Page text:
Bishop VALERIAN D. TRIFA : ” THE ORTHODOX CHURCH TODAY – 1964 „
The downfall of the Czarist regime in Russia, in 1917, provoked a spontaneous movement to restore the Patriarchate. A Sobor of Bishops elected a Patriarch in the person of Tikhon and abolished the „Holy Governing Synod“ of the Czars. However, this could not bring the Patriarchate to its old glory, because one year later, the Soviet regime took over, and one of the first acts of the new government was to enact legislation separating the Church from the State and proclaiming the atheistic policy of the new regime. Ecclesiastical properties were nationalized, clergy were deprived of livelihood, churches were closed, teaching of religion was prohibited and Patriarch Tikhon was arrested. From now, the greatest persecution against the Orthodox Church in modern times began. The powerful Communist party in Russia set as its goal the liquidation of religions, and particularly, the Orthodox Church. For twenty years, the Russian Orthodox Church suffered martyrdom.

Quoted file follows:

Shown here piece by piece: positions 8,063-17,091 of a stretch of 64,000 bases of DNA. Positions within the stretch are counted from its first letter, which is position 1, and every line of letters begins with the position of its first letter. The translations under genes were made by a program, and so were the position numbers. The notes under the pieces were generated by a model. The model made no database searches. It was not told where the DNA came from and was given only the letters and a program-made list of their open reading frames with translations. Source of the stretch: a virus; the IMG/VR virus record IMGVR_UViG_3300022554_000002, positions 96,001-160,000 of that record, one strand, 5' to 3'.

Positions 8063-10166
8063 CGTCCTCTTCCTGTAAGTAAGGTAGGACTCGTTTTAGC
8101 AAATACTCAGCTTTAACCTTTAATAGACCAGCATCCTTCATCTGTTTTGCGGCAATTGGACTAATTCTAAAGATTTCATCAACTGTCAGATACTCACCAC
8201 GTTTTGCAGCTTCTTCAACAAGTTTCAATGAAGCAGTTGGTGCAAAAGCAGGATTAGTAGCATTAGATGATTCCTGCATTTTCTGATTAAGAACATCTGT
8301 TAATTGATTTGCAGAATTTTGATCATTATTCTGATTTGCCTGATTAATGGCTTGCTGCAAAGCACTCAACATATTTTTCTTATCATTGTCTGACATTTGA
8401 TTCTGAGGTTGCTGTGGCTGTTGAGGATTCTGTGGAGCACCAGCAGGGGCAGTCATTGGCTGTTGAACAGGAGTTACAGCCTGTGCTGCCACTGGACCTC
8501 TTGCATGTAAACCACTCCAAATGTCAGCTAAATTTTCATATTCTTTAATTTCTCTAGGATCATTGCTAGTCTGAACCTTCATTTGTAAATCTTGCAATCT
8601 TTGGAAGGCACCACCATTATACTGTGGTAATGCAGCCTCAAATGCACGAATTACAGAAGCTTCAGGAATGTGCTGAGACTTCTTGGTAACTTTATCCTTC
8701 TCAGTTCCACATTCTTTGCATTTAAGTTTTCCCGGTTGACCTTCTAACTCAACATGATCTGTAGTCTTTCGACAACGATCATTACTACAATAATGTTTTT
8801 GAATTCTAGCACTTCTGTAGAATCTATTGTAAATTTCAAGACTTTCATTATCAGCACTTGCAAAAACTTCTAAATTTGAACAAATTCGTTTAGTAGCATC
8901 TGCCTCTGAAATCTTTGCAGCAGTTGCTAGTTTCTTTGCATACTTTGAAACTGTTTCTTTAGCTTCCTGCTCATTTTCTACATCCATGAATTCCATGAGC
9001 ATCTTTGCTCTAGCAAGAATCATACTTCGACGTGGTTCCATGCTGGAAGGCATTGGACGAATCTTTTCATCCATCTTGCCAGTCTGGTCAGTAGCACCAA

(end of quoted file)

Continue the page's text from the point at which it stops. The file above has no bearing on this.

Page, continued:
In spite of all this, it seems that Orthodoxy remained in many hearts, and the Soviet government itself recognized this. Under the pressure of the Second World War necessities, the open persecution of the Church stopped.
In 1943, with the approval of Joseph Stalin, a national council of the Orthodox Church was called and Metropolitan Sergei was chosen Patriarch.Two years later, after Patriarch Sergei’s death, the present Patriarch Alexei took office. In 1945, the Orthodox Church was recognized as a religious corporation with the privilege to worship under the control of the government. Some of the theological>>>>>>
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